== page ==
Buying Real Estates in Switzerland a Guide for Foreign Citizens

How do I buy a property as a foreigner in Switzerland?

The Swiss real estate market has been restricted by law for foreign citizens since 1961, so that the purchase of real estate has been heavily regulated.

However, the strict application of the laws has been relaxed over the past decades and are now known as “Lex Koller”. The law, which is valid throughout Switzerland, is executed by the respective cantons.

This also includes which real estate purchases and transactions for foreigners require a permit. In the following, we will gladly explain to you which particularities you have to pay attention to when buying real estate.

What is “Lex Koller”

Lex Koller is the term in use today regarding the acquisition of real estate by persons abroad from 1983 and thus regulates which permits must be provided when purchasing real estate in Switzerland.

The law, known in technical jargon as “Lex Koller”, has its origins in 1961, when the citizens of Switzerland feared that the country could be endangered by real estate purchases by foreigners. Since then, the law has been amended several times. Since the law is a federal law, it is applicable to the whole of Switzerland and is implemented by the cantons.

The law “Lex Koller” exclusively regulates under which circumstances foreigners are allowed to buy real estate and which real estate transactions require a permit for foreigners. For this purpose, criteria have been developed which give rise to an obligation to obtain a permit:

1. The person carrying out a real estate transaction in Switzerland must be a foreigner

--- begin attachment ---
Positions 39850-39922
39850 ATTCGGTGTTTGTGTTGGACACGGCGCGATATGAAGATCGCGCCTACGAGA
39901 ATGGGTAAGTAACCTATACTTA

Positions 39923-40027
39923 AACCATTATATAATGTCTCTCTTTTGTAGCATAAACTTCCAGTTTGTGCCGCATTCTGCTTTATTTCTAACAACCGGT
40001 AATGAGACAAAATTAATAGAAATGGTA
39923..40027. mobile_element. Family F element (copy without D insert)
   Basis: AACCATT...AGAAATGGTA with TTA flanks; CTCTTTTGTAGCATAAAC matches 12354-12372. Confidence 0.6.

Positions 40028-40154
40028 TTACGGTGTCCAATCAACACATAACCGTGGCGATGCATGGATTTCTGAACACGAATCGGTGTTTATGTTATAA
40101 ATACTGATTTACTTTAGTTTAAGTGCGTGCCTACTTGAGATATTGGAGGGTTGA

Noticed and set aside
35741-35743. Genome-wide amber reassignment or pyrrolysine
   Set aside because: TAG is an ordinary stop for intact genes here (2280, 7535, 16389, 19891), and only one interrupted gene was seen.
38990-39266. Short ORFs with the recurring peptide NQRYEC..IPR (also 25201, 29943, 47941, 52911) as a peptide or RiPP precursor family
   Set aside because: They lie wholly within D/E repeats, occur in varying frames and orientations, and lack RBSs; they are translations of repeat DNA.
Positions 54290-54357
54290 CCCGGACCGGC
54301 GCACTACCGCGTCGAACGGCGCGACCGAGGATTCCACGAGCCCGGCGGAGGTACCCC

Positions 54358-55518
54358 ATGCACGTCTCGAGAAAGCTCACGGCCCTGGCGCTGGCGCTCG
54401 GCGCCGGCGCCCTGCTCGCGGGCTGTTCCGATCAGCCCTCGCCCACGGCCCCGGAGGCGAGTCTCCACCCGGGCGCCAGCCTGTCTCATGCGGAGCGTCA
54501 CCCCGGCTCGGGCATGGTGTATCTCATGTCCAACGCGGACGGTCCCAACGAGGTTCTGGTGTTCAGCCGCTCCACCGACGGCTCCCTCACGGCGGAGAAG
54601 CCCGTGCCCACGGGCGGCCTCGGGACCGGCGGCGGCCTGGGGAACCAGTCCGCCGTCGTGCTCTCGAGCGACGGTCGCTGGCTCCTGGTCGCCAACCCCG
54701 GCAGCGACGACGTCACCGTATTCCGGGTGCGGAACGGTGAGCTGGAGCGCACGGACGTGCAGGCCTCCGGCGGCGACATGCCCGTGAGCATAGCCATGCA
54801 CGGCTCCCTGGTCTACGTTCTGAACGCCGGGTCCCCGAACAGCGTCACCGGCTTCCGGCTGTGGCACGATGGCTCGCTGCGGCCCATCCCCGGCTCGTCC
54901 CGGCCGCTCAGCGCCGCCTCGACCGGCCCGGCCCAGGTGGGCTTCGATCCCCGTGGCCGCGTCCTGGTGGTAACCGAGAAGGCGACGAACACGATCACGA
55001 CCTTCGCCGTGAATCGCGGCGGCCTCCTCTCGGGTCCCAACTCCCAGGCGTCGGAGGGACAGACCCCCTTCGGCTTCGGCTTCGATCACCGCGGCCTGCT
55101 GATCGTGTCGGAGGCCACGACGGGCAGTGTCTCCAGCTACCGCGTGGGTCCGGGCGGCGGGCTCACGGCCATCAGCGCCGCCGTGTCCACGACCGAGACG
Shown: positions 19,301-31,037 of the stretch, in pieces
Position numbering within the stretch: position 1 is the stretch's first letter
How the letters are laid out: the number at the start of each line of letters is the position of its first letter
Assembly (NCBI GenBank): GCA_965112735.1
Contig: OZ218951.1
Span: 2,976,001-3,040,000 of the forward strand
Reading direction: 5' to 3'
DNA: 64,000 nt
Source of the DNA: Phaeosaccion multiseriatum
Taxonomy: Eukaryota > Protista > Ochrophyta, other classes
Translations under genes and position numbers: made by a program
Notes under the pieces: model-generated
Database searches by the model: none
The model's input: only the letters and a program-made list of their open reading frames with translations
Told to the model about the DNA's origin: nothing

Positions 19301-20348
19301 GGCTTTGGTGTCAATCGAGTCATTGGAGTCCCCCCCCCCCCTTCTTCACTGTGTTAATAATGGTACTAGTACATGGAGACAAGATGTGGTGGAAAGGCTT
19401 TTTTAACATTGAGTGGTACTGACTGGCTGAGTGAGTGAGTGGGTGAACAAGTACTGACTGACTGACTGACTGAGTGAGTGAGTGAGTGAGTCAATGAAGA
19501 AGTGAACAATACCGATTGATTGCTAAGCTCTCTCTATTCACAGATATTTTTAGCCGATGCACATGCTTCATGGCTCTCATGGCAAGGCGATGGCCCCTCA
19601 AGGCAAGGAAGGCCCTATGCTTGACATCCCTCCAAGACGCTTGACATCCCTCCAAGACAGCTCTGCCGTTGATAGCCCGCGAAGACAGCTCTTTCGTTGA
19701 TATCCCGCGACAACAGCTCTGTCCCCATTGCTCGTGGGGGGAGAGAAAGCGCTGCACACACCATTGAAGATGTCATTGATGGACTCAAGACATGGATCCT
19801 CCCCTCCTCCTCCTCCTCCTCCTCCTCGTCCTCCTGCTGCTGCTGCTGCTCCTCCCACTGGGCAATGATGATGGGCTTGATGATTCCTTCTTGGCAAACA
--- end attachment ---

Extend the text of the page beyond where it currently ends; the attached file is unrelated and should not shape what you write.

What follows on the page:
2. The real estate itself must be subject to the permit requirement due to its use

3. It must be a real estate acquisition within the meaning of the Federal Law on the Acquisition of Real Estate by Persons Abroad.

If these characteristics are present, the real estate purchase or real estate acquisition is subject to authorization, but if these points are not present, authorization is not required.

 Which groups of persons are subject to the “Lex Koller”, respectively who needs a permit for a real estate purchase?

The following groups count as foreign persons requiring a permit for the purchase of real estate:

1. The person’s residence must be abroad

2. The person buying the real estate must have his residence or settlement permit, not in the European Union (EU) or in an EFTA country.

inside of a Luxury Penthouse to buy in Andermatt Switzerland, innenraum eines Luxuspenthouses zu verkaufen Andermatt

Who does not need a permit to buy a property in Switzerland?

1. On the one hand, Swiss citizens who have dual citizenship, regardless of whether they are domiciled in Switzerland or abroad

2. Citizens from the EU or an EFTA country with regular residence in Switzerland 3. Citizens from other countries of origin with a C permit

Are there exceptions to the permit requirement for the purchase of real estate?

Even despite the provisions of the “Lex Koller”, foreigners can purchase real estate in Switzerland that is not subject to the permit requirement.
These include:

Commercial real estate and catering businesses

If you intend to acquire a commercially managed property (commercial business, manufacturing company, etc.), this property acquisition is not subject to the permit requirement. The same applies to medical practices or restaurants. However, it must be ensured that the real estate to be acquired is used exclusively for a commercial purpose and is not simultaneously used for private residential purposes. This would only be possible within narrow limits. This would be the case if there were an operational necessity or if it were not possible to separate the property from its commercial use.

Foreigners with residence and tax domicile in Switzerland

An exception also applies to foreigners who have their residence and tax domicile in Switzerland. They are then not subject to the permit requirement if they wish to purchase a property at their place of residence in Switzerland, but with the restriction that they do not rent the property to others. As stated above, this restriction does not apply to EU or EFTA citizens. 

Real Estate Funds and Real Estate Companies Listed on the Swiss Stock Exchange

Another possibility to circumvent the licensing requirement would be to establish a real estate company or a real estate fund and list it on the Swiss stock exchange. However, these must be subject to the Swiss Financial Market Supervisory Authority.